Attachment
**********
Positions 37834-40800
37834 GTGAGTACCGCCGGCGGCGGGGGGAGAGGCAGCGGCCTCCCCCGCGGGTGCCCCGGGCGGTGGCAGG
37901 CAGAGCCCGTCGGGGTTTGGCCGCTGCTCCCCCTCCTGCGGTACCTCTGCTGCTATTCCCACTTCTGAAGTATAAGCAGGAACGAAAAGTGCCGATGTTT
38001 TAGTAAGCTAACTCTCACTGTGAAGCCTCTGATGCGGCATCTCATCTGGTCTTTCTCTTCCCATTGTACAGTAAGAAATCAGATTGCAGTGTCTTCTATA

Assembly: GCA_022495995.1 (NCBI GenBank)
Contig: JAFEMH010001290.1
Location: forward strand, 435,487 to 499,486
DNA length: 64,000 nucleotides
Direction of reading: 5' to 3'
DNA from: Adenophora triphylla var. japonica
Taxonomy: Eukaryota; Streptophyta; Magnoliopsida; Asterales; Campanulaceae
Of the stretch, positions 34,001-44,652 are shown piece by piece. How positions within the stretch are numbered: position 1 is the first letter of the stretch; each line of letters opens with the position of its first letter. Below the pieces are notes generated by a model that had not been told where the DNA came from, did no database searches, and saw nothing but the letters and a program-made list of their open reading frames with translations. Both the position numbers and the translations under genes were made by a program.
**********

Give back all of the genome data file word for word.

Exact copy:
Positions 37834-40800
37834 GTGAGTACCGCCGGCGGCGGGGGGAGAGGCAGCGGCCTCCCCCGCGGGTGCCCCGGGCGGTGGCAGG
37901 CAGAGCCCGTCGGGGTTTGGCCGCTGCTCCCCCTCCTGCGGTACCTCTGCTGCTATTCCCACTTCTGAAGTATAAGCAGGAACGAAAAGTGCCGATGTTT
38001 TAGTAAGCTAACTCTCACTGTGAAGCCTCTGATGCGGCATCTCATCTGGTCTTTCTCTTCCCATTGTACAGTAAGAAATCAGATTGCAGTGTCTTCTATA

Assembly: GCA_022495995.1 (NCBI GenBank)
Contig: JAFEMH010001290.1
Location: forward strand, 435,487 to 499,486
DNA length: 64,000 nucleotides
Direction of reading: 5' to 3'
DNA from: Adenophora triphylla var. japonica
Taxonomy: Eukaryota; Streptophyta; Magnoliopsida; Asterales; Campanulaceae
Of the stretch, positions 34,001-44,652 are shown piece by piece. How positions within the stretch are numbered: position 1 is the first letter of the stretch; each line of letters opens with the position of its first letter. Below the pieces are notes generated by a model that had not been told where the DNA came from, did no database searches, and saw nothing but the letters and a program-made list of their open reading frames with translations. Both the position numbers and the translations under genes were made by a program.